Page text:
Bei­jing to in­ter­vene in HK law­maker oath dis­pute

Kuwait Times - - INTERNATIONAL -

Bei­jing plans to in­ter­vene in a Hong Kong po­lit­i­cal dis­pute over two young, newly elected sep­a­ratist law­mak­ers in a rare move that is stok­ing fears the Chi­nese-ruled city’s con­sid­er­able au­ton­omy and in­de­pen­dent ju­di­ciary are un­der threat. Hong Kong’s gov­ern­ment said Fri­day that it was in­formed by China’s cen­tral gov­ern­ment that mem­bers of the coun­try’s top leg­isla­tive panel, the Stand­ing Com­mit­tee of the Na­tional Peo­ple’s Congress, will dis­cuss in­ter­pret­ing an ar­ti­cle in Hong Kong’s con­sti­tu­tion cov­er­ing oaths taken by law­mak­ers.

The move fol­lows a provoca­tive dis­play of anti-China sen­ti­ment by the two law­mak­ers, Six­tus Le­ung and Yau Wai-ching, at their swear­ing-in cer­e­mony last month. Bei­jing’s heavy-handed re­sponse could lead to the demo­crat­i­cally elected Le­ung and Yau be­ing dis­qual­i­fied from tak­ing of­fice. Such an out­come would be fa­vor­able to China’s Com­mu­nist lead­ers, who are alarmed by the for­mer Bri­tish colony’s bur­geon­ing in­de­pen­dence move­ment, but is also likely to plunge their trou­bled re­la­tion­ship into fresh tur­moil.

Bei­jing has stepped in with its in­ter­pre­ta­tion of the Ba­sic Law - the city’s con­sti­tu­tion - on only four oc­ca­sions, most re­cently in 2005. The Na­tional Peo­ple’s Congress did not im­me­di­ately re­spond to a faxed re­quest for com­ment. China’s of­fi­cial Xin­hua News Agency said se­nior law­mak­ers Fri­day heard a re­port on a draft “ex­pla­na­tion” of the ar­ti­cle on oath-tak­ing and in­di­cated it would be tabled for re­view dur­ing the cur­rent ses­sion that ends to­mor­row.

Hong Kong’s leader Chief Ex­ec­u­tive Le­ung Chun-ying told re­porters he wouldn’t com­ment un­til Bei­jing is­sued its rul­ing. Le­ung and Yau of the rad­i­cal Youngspi­ra­tion party al­tered their oaths to in­sert a dis­parag­ing Ja­panese term for China. Dis­play­ing a flag read­ing “Hong Kong is not China,” they vowed to de­fend the “Hong Kong na­tion.” Le­ung crossed his fin­gers while Yau used the F-word in her pledge.

Their oaths were ruled in­valid but at­tempts at a do-over have re­sulted in may­hem in the leg­is­la­ture’s weekly ses­sions, as the duo and fel­low pro-democ­racy law­mak­ers sparred ver­bally with pro-Bei­jing ri­vals and brawled with se­cu­rity guards try­ing to keep them out of the cham­ber. Hong Kong’s Bei­jing-backed gov­ern­ment has gone to the top court this week with an un­prece­dented le­gal chal­lenge aimed at block­ing the two from tak­ing of­fice. The gov­ern­ment’s ar­gu­ment is that they have de­clined to take the oath.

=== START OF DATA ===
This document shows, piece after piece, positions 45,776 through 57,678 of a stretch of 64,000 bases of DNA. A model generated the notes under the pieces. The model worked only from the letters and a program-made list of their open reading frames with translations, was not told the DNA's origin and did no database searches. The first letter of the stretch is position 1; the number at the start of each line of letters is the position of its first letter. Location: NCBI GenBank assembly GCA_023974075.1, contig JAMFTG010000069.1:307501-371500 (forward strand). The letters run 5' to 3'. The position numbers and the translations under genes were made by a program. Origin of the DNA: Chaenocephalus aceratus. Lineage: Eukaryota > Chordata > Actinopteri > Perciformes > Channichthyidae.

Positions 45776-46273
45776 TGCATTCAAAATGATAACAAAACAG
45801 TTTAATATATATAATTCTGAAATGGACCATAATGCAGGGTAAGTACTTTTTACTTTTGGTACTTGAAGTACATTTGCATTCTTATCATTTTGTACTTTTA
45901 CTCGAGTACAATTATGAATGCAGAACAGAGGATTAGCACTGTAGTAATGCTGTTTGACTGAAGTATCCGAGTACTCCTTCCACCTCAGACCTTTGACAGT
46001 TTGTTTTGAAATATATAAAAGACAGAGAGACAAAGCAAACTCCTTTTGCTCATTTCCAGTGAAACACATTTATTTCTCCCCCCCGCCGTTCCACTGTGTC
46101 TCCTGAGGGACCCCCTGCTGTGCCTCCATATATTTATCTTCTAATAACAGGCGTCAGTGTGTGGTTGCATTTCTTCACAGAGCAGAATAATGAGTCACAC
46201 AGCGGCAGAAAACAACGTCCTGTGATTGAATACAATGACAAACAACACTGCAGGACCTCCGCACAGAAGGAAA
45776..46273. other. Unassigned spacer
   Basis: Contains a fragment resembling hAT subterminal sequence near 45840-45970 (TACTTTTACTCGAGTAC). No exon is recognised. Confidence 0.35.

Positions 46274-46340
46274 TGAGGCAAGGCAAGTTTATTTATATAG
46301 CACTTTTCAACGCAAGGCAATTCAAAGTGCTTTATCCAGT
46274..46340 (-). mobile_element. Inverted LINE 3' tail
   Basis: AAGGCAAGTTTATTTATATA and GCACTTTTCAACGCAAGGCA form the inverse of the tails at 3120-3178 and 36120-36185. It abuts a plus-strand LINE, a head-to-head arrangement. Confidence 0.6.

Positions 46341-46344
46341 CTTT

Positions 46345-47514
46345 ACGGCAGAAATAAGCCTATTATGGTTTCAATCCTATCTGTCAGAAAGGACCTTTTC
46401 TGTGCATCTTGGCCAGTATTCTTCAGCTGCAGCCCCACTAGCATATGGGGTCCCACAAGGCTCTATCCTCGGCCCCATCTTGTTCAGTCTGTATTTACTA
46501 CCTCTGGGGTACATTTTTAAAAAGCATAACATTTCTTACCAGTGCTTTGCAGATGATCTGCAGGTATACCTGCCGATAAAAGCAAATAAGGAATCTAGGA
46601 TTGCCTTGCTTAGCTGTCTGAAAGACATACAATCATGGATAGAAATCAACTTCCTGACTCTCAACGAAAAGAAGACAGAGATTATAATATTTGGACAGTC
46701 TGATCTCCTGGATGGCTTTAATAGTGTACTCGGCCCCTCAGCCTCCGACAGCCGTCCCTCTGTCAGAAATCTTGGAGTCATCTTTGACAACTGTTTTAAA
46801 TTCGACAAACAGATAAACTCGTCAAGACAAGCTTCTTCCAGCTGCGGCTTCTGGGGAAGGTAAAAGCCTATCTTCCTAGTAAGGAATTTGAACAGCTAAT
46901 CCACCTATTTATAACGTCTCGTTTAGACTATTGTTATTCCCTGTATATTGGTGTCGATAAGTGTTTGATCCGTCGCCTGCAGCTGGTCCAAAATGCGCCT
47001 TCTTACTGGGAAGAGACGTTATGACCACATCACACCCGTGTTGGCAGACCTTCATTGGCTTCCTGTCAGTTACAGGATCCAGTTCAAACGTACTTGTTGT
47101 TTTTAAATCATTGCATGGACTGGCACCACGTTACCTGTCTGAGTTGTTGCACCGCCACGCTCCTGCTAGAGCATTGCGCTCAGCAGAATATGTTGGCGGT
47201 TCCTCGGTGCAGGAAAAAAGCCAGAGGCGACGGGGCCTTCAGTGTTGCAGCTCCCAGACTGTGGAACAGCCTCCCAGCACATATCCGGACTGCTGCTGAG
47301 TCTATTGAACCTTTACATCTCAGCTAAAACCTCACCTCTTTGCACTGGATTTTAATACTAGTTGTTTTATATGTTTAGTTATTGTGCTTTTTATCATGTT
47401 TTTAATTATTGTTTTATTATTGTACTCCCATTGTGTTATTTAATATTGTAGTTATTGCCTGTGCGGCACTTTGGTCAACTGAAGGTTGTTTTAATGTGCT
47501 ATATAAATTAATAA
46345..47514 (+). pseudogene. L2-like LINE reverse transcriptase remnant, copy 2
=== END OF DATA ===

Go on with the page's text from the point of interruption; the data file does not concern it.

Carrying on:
‘One coun­try, two sys­tems’

It’s un­clear when the judge will rule, but the Chi­nese gov­ern­ment’s de­ci­sion to take it one step fur­ther by by­pass­ing the courts has fanned res­i­dents’ fears about Bei­jing’s tight­en­ing hold. “When the sit­u­a­tion is not fa­vor­able for China’s Com­mu­nists, they use pol­i­tics to solve a le­gal prob­lem,” Yau, 25, told re­porters. Le­ung, 30, said a Bei­jing in­ter­pre­ta­tion “brings a lethal blow to the le­gal sys­tem and the rule of law in Hong Kong.”

Wor­ries about the ero­sion of the “one coun­try, two sys­tems” prin­ci­ple, which guar­an­tees Hong Kong civil lib­er­ties such as free­dom of speech and a high level of au­ton­omy un­til 2047, have in­ten­si­fied af­ter re­cent in­ci­dents such as the se­cret de­ten­tion of five book­sellers. A Bei­jing rul­ing would also un­der­mine Hong Kong’s in­de­pen­dent courts by pres­sur­ing judges on their de­ci­sions, ex­perts said.

“The mere threat of in­ter­pre­ta­tion strongly sug­gests that cer­tain of­fi­cials in the Hong Kong gov­ern­ment and Bei­jing are pre­pared to tear down Hong Kong’s civic in­sti­tu­tions - and ‘one coun­try, two sys­tems’ - merely to achieve the ‘cor­rect’ re­sult,” said Alvin Che­ung, a for­mer Hong Kong lawyer who is now a re­searcher at New York Univer­sity’s US-Asia Law In­sti­tute.

The saga re­flects Bei­jing’s fury about the Youngspi­ra­tion pair’s pro-in­de­pen­dence stance, “given the fact that there have been rhetor­i­cal and le­gal at­tacks at all lev­els against them.” It in­cludes well-or­ga­nized pro-China protests de­nounc­ing the two as traitors and a bar­rage of at­tacks in Bei­jing­con­trolled me­dia, said Sam­son Yuen, a pol­i­tics lec­turer at the Open Univer­sity of Hong Kong.

In the lat­est such salvo, an op-ed Fri­day by the na­tion­al­ist state-run Global Times news­pa­per said: “Dis­qual­i­fy­ing Le­ung and Yau will serve as a nec­es­sary warn­ing to those pro-in­de­pen­dence ac­tivists, and show them the dis­grace­ful end they will come to if they stick with their fatu­ous po­lit­i­cal cause and keep cross­ing the line.” Their ex­pul­sion “re­flects the will of the en­tire na­tion. We are sure the coun­try will make it hap­pen,” it added. —AP

HONG KONG: In this Wed­nes­day, Nov 2, 2016, file photo, newly elected Hong Kong law­mak­ers Yau Wai-ching, cen­ter left, and Six­tus Le­ung, cen­ter right, are sur­rounded by pho­tog­ra­phers out­side the leg­is­la­ture coun­cil. — AP

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